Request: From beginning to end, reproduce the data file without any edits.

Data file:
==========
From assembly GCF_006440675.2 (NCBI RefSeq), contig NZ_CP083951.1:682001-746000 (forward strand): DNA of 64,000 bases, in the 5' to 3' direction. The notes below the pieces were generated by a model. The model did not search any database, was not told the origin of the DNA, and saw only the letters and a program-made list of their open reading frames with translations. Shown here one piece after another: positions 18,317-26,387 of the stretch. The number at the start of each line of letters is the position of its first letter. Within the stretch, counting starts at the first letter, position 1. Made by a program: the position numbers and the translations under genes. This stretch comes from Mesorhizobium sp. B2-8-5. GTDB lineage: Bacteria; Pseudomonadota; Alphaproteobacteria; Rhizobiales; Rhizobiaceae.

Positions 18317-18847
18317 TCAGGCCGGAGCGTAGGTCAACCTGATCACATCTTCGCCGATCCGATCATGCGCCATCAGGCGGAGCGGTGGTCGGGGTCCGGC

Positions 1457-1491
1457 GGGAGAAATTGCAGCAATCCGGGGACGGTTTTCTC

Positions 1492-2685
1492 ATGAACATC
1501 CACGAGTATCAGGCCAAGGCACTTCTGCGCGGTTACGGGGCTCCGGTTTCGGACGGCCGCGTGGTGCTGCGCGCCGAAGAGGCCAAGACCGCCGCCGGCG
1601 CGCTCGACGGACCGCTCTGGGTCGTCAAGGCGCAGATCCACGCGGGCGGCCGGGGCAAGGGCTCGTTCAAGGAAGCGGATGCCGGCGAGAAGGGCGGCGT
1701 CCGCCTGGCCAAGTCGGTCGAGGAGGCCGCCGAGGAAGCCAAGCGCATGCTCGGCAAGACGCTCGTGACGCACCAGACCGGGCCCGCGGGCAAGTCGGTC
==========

From assembly GCF_006440675.2 (NCBI RefSeq), contig NZ_CP083951.1:682001-746000 (forward strand): DNA of 64,000 bases, in the 5' to 3' direction. The notes below the pieces were generated by a model. The model did not search any database, was not told the origin of the DNA, and saw only the letters and a program-made list of their open reading frames with translations. Shown here one piece after another: positions 18,317-26,387 of the stretch. The number at the start of each line of letters is the position of its first letter. Within the stretch, counting starts at the first letter, position 1. Made by a program: the position numbers and the translations under genes. This stretch comes from Mesorhizobium sp. B2-8-5. GTDB lineage: Bacteria; Pseudomonadota; Alphaproteobacteria; Rhizobiales; Rhizobiaceae.

Positions 18317-18847
18317 TCAGGCCGGAGCGTAGGTCAACCTGATCACATCTTCGCCGATCCGATCATGCGCCATCAGGCGGAGCGGTGGTCGGGGTCCGGC

Positions 1457-1491
1457 GGGAGAAATTGCAGCAATCCGGGGACGGTTTTCTC

Positions 1492-2685
1492 ATGAACATC
1501 CACGAGTATCAGGCCAAGGCACTTCTGCGCGGTTACGGGGCTCCGGTTTCGGACGGCCGCGTGGTGCTGCGCGCCGAAGAGGCCAAGACCGCCGCCGGCG
1601 CGCTCGACGGACCGCTCTGGGTCGTCAAGGCGCAGATCCACGCGGGCGGCCGGGGCAAGGGCTCGTTCAAGGAAGCGGATGCCGGCGAGAAGGGCGGCGT
1701 CCGCCTGGCCAAGTCGGTCGAGGAGGCCGCCGAGGAAGCCAAGCGCATGCTCGGCAAGACGCTCGTGACGCACCAGACCGGGCCCGCGGGCAAGTCGGTC